Wall Street’s major indexes have tumbled more than 2.0 per cent as several US states imposed business restrictions in response to a surge in coronavirus cases.
Some US states that were spared the brunt of the initial coronavirus outbreak or moved early to lift restrictions are recording a resurgence in new infections.
On Friday, Texas and Florida ordered bars to close down again.
“You’re seeing a pretty dramatic increase in cases,” said Kevin Grogan, managing director of investment strategy at Buckingham Strategic Wealth in St. Louis.
“If people start feeling again like it’s not safe to eat out or go shopping, that could have a really negative impact on the stock market.”
A Wall Street Journal report that the Phase 1 US-China trade deal could be at risk placed additional pressure on US stocks.
According to that report, Chinese officials warned that “meddling” in Hong Kong and Taiwan could lead Beijing officials to back away from their commitment to purchase US farm goods.
“It added another log into the risk aversion fire,” said Edward Moya, senior market analyst at OANDA in New York, of the report on China.
Among sectors, financial, communication services and energy shares outpaced the broader S&P 500 in declines.
S&P 500 bank shares plummeted 6.1 per cent after the Federal Reserve limited dividend payments and barred share repurchases until at least the fourth quarter following its annual stress test.
Renewed concerns over the novel coronavirus pandemic have threatened to derail a strong rally for Wall Street that has erased much of the S&P 500’s steep losses from March.
The benchmark index ended below its 200-day moving average, an indicator of long-term momentum.
The up-tick in coronavirus cases likely triggered a test of that technical level, said Jim Paulsen, chief investment strategist at The Leuthold Group in Minneapolis.
The Dow Jones Industrial Average fell 730.05 points, or 2.84 per cent, to 25,015.55, the S&P 500 lost 74.71 points, or 2.42 per cent, to 3,009.05 and the Nasdaq Composite dropped 259.78 points, or 2.59 per cent, to 9,757.22.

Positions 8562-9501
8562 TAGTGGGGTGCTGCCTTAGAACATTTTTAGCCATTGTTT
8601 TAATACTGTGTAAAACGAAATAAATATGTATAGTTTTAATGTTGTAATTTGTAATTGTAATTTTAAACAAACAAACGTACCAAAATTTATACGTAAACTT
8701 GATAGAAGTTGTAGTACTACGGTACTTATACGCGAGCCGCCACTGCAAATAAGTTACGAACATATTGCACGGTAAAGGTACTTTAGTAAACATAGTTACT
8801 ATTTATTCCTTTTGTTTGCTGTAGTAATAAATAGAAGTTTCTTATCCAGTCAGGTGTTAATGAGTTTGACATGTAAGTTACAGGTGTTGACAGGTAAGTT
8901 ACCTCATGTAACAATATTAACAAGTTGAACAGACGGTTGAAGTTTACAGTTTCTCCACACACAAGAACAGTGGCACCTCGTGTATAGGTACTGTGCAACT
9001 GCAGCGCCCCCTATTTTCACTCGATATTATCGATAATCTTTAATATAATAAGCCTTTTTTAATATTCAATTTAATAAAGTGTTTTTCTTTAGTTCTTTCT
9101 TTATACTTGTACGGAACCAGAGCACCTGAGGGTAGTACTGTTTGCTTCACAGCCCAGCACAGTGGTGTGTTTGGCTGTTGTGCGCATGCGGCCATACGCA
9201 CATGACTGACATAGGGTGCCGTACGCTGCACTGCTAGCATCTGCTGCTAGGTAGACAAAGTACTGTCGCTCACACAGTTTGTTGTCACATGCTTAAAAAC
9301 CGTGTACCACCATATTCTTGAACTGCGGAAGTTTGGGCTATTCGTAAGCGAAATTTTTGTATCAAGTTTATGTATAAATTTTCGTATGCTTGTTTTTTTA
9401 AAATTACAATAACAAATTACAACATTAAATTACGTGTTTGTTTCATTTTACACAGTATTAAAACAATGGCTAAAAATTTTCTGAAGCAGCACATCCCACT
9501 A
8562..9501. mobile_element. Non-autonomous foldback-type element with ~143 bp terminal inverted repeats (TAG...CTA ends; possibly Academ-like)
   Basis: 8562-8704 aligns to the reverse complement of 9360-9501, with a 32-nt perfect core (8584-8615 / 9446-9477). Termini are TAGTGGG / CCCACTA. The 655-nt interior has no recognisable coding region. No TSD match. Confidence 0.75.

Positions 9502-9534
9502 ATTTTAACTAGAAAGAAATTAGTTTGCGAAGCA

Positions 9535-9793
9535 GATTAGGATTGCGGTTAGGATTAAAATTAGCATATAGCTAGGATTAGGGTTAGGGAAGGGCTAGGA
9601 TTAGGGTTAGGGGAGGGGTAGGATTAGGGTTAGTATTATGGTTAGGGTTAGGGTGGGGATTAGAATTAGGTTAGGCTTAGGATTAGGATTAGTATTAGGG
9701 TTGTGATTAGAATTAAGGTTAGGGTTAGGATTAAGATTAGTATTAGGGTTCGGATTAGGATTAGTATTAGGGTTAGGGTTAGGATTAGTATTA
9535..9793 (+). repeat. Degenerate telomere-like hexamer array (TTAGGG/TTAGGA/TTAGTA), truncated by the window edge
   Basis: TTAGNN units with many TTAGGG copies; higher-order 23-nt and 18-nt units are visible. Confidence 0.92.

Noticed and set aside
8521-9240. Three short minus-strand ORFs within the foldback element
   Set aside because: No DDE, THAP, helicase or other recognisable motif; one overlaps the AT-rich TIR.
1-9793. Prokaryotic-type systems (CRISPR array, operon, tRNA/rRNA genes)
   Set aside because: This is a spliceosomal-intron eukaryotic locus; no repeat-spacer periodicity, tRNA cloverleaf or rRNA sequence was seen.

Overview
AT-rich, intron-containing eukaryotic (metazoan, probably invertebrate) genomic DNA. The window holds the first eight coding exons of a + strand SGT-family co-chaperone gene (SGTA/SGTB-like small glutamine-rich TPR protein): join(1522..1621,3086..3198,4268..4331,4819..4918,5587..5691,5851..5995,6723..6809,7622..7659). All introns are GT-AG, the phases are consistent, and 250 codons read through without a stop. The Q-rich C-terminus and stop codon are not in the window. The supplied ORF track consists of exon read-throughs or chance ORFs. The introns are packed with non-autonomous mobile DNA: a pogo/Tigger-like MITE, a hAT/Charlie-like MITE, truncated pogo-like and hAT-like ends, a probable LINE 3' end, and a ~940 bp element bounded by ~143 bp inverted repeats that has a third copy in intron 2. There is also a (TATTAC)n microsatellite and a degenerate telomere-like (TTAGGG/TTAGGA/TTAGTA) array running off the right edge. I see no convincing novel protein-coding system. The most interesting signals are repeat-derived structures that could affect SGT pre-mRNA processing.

For the week, the S&P 500 fell 2.87 per cent, the Dow lost 3.31 per cent, and the Nasdaq shed 1.87 per cent.
Facebook Inc shares shed 8.3 per cent, weighing the most on the S&P 500, after Unilever PLC and Verizon Communications Inc joined an advertising boycott that called out the social media giant for not doing enough to stop hate speech on its platforms.
Nike Inc shares dropped 7.6 per cent as the footwear maker, hurt by store closures due to the pandemic, posted a surprise quarterly loss.
Gap Inc shares surged 18.8 per cent after the retail chain entered a 10-year deal with rapper and fashion designer Kanye West to create a line of clothing under his Yeezy brand.
Friday also marked the reconstitution of the FTSE Russell indexes, including the large-cap Russell 1000 and small-cap Russell 2000.
Daily trading volume is often among its highest levels of the year during the reconstitution, though volume this year has spiked on several occasions amid steep market sell-offs.
Volume on US exchanges was 16.43 billion shares, compared to the 13.44 billion average for the full session over the last 20 trading days.
Declining issues outnumbered advancing ones on the NYSE by a 3.99-to-1 ratio; on Nasdaq, a 3.57-to-1 ratio favoured decliners.
The S&P 500 posted five new 52-week highs and no new lows; the Nasdaq Composite recorded 59 new highs and 28 new lows.